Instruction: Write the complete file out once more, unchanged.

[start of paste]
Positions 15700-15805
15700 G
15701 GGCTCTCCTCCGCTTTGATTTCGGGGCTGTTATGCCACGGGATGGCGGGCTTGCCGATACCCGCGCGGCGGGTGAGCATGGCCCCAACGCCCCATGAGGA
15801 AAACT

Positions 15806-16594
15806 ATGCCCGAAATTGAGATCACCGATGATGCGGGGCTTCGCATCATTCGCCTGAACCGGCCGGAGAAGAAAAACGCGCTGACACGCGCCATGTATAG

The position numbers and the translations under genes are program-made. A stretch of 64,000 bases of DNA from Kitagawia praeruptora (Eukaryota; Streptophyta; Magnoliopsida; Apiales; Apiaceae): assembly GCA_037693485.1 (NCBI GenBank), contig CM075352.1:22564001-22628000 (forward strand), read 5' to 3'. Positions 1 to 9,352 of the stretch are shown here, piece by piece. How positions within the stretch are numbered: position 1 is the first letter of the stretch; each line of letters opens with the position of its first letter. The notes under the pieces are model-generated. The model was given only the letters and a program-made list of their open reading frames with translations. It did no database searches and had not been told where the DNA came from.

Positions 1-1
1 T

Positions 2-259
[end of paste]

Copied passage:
Positions 15700-15805
15700 G
15701 GGCTCTCCTCCGCTTTGATTTCGGGGCTGTTATGCCACGGGATGGCGGGCTTGCCGATACCCGCGCGGCGGGTGAGCATGGCCCCAACGCCCCATGAGGA
15801 AAACT

Positions 15806-16594
15806 ATGCCCGAAATTGAGATCACCGATGATGCGGGGCTTCGCATCATTCGCCTGAACCGGCCGGAGAAGAAAAACGCGCTGACACGCGCCATGTATAG

The position numbers and the translations under genes are program-made. A stretch of 64,000 bases of DNA from Kitagawia praeruptora (Eukaryota; Streptophyta; Magnoliopsida; Apiales; Apiaceae): assembly GCA_037693485.1 (NCBI GenBank), contig CM075352.1:22564001-22628000 (forward strand), read 5' to 3'. Positions 1 to 9,352 of the stretch are shown here, piece by piece. How positions within the stretch are numbered: position 1 is the first letter of the stretch; each line of letters opens with the position of its first letter. The notes under the pieces are model-generated. The model was given only the letters and a program-made list of their open reading frames with translations. It did no database searches and had not been told where the DNA came from.

Positions 1-1
1 T

Positions 2-259